Post-arrival testing and results will also not be accepted once a traveler has arrived in the State of Hawai‘i.

This policy change applies to domestic transpacific flights and flights from international locations in which pre-travel testing programs are in place. It does not apply to inter-county travelers.

The 16th emergency proclamation is posted at

Public invited to learn more at virtual community meetings, Dec. 2 and 3

Hawaiian Electric’s proposal to launch shared solar or Community-Based Renewable Energy (CBRE) programs and projects on Molokaʻi and Lānaʻi featuring solar photovoltaic (PV) paired with battery energy storage systems (BESS) will be the topic at separate community meetings.

In consideration of the pandemic safety precautions, both meetings will be held virtually, Dec. 2 and 3, 5:30 – 7 p.m., on

Callers can dial 1-844-992-4726 (Toll-Free) and enter the appropriate meeting number below:

Wednesday, Dec. 2, Molokaʻi program WebEx meeting number: 146 449 2132 Password: 2qqQjCYmr52

Thursday, Dec. 3, Lānaʻi program, WebEx meeting number: 146 539 5042 Password: EvvdtFJG548

The live format will include a presentation by company officials followed by audience questions. The public also can tune in via Facebook Live ( and Akakū Maui Community Media Channel 54.

Questions may be sent in advance to or for the respective projects.

Shared solar allows utility customers who cannot or do not want to put solar panels on the rooftop of their home or business to benefit from renewable energy savings through a subscription to a generation facility on their island in exchange for credit offsets on their electricity bill. Eligible participants include homeowners or businesses not currently enrolled in any other Hawaiian Electric solar program such as Net Energy Metering.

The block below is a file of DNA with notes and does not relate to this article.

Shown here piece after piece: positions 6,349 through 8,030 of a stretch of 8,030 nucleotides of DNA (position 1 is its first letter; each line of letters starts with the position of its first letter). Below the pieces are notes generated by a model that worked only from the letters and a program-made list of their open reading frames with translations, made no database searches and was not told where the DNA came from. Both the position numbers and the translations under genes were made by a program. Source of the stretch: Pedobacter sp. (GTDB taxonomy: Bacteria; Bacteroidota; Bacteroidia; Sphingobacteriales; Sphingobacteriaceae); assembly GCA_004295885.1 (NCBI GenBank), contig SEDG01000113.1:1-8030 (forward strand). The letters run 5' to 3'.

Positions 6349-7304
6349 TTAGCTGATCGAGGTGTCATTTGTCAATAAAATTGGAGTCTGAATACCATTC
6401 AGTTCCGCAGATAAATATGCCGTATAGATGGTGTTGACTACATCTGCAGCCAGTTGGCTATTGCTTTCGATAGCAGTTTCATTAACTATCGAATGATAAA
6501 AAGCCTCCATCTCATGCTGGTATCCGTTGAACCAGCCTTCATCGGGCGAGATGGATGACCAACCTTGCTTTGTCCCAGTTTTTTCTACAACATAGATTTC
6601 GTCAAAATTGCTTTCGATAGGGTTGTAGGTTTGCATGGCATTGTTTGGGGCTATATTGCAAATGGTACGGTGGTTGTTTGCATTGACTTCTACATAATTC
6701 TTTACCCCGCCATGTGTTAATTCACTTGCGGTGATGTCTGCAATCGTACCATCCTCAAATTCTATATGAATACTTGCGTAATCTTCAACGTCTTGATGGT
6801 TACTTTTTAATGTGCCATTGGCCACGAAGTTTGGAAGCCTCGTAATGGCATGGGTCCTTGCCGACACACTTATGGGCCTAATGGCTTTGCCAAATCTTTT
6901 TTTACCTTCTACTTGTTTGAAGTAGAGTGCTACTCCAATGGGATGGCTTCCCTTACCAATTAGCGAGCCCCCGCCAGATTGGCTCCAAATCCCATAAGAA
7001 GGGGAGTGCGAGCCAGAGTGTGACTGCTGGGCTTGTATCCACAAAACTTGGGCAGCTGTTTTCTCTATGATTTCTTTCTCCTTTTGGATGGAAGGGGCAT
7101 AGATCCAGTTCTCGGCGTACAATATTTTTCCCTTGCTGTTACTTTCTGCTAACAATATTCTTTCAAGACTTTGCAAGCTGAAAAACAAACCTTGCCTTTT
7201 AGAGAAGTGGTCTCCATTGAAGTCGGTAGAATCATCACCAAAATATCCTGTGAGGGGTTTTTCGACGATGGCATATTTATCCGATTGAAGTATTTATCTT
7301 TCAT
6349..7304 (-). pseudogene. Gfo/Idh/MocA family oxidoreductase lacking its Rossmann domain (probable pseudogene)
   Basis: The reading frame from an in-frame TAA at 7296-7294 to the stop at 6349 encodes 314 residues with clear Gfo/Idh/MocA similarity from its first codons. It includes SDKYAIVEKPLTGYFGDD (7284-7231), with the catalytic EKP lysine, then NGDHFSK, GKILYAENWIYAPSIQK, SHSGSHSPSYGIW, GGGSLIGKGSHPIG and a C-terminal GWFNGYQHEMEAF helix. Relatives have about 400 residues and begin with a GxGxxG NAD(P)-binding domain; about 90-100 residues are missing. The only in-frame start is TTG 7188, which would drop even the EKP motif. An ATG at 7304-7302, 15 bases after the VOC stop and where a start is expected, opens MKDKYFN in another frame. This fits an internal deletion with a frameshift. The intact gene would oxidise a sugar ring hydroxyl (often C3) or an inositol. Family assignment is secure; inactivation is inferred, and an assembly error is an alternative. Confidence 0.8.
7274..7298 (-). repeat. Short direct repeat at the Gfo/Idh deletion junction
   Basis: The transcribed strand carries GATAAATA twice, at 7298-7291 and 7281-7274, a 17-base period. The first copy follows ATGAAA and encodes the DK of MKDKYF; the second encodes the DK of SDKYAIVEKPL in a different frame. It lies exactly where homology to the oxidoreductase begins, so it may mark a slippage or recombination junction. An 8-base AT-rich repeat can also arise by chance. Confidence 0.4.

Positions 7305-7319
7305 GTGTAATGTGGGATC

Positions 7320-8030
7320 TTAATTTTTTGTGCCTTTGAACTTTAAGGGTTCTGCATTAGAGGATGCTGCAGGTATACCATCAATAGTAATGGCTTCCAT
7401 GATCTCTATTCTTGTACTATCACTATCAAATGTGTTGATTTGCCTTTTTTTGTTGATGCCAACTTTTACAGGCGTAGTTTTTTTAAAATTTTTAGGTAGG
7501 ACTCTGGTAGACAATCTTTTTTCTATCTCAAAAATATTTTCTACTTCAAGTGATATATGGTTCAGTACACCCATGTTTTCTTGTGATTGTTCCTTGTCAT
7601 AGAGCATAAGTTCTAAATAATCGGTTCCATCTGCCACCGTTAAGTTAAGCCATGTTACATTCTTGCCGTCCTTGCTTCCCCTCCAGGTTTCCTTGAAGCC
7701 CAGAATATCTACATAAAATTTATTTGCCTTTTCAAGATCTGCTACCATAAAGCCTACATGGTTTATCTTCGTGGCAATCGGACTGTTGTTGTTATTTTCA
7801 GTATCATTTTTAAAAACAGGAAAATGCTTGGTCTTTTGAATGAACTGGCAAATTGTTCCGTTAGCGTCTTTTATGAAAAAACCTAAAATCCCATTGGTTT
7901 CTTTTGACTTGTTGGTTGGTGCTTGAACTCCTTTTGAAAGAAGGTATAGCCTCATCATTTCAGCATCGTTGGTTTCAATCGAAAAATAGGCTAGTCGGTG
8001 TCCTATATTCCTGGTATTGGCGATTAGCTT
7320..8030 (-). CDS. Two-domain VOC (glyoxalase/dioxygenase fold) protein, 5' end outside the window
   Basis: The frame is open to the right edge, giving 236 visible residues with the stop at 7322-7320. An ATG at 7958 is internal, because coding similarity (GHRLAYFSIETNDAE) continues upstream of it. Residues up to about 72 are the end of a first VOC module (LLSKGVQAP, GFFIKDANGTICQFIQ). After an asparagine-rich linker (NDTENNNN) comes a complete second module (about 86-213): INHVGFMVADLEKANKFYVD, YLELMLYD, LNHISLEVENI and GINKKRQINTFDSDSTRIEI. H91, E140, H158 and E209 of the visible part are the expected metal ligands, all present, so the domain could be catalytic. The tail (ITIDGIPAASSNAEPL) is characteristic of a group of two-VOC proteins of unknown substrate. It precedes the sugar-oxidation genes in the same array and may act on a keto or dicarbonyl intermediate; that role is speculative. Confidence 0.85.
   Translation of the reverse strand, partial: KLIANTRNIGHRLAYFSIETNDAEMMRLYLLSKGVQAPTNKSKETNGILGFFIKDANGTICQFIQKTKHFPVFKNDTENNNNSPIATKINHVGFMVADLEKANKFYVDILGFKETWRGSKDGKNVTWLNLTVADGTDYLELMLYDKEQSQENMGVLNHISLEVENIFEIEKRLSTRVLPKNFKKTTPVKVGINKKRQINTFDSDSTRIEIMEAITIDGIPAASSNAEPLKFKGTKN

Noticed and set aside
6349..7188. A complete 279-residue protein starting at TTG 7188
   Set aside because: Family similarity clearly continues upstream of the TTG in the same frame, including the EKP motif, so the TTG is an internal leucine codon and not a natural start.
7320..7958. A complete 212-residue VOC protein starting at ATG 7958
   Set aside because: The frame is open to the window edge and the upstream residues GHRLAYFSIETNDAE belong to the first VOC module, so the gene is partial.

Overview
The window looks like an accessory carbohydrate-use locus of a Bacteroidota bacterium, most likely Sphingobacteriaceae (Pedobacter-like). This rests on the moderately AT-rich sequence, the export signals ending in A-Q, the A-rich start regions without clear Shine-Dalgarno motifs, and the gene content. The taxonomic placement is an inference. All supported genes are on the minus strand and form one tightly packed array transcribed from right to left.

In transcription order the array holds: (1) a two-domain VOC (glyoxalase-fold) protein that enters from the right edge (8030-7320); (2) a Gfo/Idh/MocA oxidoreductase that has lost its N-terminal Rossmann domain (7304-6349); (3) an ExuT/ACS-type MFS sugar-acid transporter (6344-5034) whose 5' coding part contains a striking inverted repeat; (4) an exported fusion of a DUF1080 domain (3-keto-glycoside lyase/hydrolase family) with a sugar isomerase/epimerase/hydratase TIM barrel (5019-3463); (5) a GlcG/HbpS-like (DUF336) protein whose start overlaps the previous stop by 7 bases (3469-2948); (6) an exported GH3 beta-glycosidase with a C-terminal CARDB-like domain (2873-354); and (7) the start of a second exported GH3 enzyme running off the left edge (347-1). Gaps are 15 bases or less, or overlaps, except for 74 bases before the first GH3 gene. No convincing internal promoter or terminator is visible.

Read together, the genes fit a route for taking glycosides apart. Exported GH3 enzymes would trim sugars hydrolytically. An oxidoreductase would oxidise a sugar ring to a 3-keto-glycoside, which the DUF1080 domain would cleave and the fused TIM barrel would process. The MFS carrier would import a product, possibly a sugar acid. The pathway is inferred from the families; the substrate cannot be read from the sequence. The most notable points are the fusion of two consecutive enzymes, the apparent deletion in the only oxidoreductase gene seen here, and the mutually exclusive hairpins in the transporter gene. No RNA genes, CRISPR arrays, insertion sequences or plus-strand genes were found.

On Molokaʻi, Hawaiian Electric’s proposed self-build project – that is, a project developed, constructed and owned by the utility – will be sized up to 2.5 megawatts (MW) of solar PV paired with a 4-hour BESS. The project would be located on approximately seven acres at Hawaiian Electric’s Palaʻau Power Plant in Kaunakakai.

Hawaiian Electric’s proposed self-build project for Lānaʻi will be sized up to 17.5 MW on approximately 73 acres near Hawaiian Electric’s Miki Basin Power Plant. The project will supply enough energy annually to meet the electricity needs of the entire island. Up to 3 MW of the facility’s capacity will be available to subscribers.

“Community feedback is essential to helping us create programs that provide the most benefits to our customers,” said Jack Shriver, Hawaiian Electric’s self-build team lead. “We believe shared solar has the potential to stimulate the local economy, reduce fossil fuel use, and help us accelerate achievement of Hawaiʻi’s clean energy goals.

Holding these meetings will provide us with keener insight into community concerns and issues, as well as the type of subscription models, fees and savings that will be attractive to our customers if our projects are selected.”

If selected through the RFP process, the Lānaʻi project will still need approval from the Hawaiʻi Public Utilities Commission (PUC). Shared solar projects under 2.5 MW on all islands except Oʻahu will not need PUC review.

For more information about shared solar, visit